The Quartier de l’innovation, a co-initiative of McGill and the École de technologie supérieure (ÉTS), aims to revitalize parts of Griffintown, St-Henri and Pointe-St-Charles, turning the southwest Montreal area into a live-work neighbourhood that will bring together academic programs, cutting-edge artists, student internships, state-of-the-art technology, visionary entrepreneurs and nonprofits, community organizations, and established companies large and small—as well, crucially, as the necessary support services.
The goal is to create a “living lab” where science and technology are publicly accessible, and to develop a new model for solving urban challenges and enhancing community collaborations.
“The QI will be an ecosystem to consolidate the things that support innovation, rather than just consolidate the activities themselves,” says neurology professor Phil Barker, who led the initial internal QI planning committee. “We’re talking about designing something that fosters technological innovation, but also innovation in social, cultural, educational and urban development—and to do that well, we need broad consultation and partnerships.”
Researchers in the McGill Institute for the Study of Canada and the Department of Art History and Communications Studies have conducted interviews with stakeholders already living and working in the neighbourhood—artists, gallery curators, café owners, community leaders—to learn about the kinds of activities already underway, and to understand current residents’ hopes and concerns for their neighbourhood’s future. The QI team also benchmarked the best practices that have allowed the world’s successful innovation districts to fulfill their potential as creativity incubators. Representatives from many of these districts—including GIANT in Grenoble, 22@Barcelona, and the UK’s Corridor Manchester—came to Montreal in October 2012, to partake in an innovation summit.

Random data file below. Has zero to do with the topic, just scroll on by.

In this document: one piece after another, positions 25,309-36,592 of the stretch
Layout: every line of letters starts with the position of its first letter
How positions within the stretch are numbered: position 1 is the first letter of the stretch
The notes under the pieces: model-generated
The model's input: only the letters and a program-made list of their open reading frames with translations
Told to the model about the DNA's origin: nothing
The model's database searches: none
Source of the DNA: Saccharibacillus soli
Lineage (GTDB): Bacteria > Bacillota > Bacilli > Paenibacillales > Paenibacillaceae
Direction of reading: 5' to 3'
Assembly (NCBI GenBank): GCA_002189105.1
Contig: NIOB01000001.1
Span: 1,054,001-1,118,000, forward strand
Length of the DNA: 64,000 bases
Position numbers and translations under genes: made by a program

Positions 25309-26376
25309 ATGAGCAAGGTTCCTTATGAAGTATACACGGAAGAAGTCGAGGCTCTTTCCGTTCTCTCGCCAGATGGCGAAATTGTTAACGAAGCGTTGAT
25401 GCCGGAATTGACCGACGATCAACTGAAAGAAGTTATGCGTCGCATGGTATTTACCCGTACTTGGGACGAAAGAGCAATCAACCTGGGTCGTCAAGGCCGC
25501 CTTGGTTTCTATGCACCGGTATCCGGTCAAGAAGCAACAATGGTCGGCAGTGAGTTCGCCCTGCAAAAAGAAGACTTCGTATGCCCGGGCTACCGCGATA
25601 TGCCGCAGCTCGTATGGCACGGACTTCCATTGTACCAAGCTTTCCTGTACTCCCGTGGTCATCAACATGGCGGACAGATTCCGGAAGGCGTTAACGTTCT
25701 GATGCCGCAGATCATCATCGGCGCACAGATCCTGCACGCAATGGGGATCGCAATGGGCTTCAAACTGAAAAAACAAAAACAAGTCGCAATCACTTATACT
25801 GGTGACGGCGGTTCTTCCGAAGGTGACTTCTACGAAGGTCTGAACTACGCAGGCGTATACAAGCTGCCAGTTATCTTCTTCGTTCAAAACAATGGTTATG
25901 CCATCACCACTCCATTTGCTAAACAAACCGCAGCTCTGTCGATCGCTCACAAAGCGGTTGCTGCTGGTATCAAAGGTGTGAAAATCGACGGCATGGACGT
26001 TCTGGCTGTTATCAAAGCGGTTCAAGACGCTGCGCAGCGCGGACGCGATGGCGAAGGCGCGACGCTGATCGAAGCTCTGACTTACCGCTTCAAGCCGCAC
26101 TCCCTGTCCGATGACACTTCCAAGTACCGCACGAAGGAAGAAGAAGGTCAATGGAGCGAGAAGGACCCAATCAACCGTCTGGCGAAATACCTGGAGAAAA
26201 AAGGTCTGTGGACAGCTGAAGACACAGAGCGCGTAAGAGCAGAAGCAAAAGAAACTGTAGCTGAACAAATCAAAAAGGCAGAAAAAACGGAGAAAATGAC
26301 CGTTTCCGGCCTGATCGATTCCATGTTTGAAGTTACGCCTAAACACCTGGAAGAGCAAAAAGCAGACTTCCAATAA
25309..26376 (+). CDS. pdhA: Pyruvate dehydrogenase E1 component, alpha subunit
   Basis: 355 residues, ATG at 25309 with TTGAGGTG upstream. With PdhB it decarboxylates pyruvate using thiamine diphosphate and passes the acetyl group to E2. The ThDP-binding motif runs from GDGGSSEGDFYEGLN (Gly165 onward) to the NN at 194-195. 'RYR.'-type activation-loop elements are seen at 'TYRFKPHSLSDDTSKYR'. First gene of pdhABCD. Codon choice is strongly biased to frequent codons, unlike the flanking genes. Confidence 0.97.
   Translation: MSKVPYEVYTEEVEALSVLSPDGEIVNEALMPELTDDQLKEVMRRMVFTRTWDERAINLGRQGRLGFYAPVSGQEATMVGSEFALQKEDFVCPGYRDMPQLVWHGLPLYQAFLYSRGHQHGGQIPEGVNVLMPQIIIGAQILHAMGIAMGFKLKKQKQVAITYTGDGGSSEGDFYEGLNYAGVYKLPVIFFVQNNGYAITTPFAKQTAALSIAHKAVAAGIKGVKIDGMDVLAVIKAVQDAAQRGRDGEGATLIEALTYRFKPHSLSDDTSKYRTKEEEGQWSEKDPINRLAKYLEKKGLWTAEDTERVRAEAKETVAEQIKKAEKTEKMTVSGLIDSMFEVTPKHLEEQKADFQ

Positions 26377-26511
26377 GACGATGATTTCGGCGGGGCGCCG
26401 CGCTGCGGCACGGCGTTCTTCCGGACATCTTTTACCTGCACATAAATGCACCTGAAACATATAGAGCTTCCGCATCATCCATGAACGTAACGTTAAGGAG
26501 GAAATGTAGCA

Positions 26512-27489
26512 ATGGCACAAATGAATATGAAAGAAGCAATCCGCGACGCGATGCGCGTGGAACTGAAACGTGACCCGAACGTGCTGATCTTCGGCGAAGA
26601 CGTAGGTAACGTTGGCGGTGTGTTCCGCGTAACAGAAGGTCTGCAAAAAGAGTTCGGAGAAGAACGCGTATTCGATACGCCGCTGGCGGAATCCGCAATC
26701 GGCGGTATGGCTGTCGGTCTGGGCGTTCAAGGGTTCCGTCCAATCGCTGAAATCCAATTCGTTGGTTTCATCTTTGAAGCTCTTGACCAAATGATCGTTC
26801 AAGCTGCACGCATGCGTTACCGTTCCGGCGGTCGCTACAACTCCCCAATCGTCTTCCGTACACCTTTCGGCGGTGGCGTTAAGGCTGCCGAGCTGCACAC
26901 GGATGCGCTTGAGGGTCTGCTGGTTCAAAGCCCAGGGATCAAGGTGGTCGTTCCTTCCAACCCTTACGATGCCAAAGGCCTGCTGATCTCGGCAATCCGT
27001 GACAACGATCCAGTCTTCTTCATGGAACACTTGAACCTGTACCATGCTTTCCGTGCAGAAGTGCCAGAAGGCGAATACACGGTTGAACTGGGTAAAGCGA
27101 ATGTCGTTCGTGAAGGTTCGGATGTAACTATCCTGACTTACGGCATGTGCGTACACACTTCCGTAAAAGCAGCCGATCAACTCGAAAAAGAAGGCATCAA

McGill and ÉTS are investing their collective human and intellectual resources in a collaboration with the existing community to create what Raphaël Fischler, a professor in McGill’s School of Urban Planning and a QI advisor, sees as “a hybrid between the two kinds of innovation districts that we’re used to seeing around the world: the techno blocks—university campuses, corporate campuses, state-owned high-tech parks—and the organic, Mile End-type of unplanned creative ecosystems that spring up when young people gather for affordable housing.”
Dr. Rose Goldstein, McGill’s Vice-Principal (Research and International Relations), says that it will be important to protect and augment the creative community that is already in the area.
“The QI project is about reflecting the core values of McGill,” she adds, “such as an active pursuit of innovation and partnership, a commitment to sustainability, the promotion of interdisciplinary collaboration and a belief that universities have a responsibility to take part in and give back to their communities.”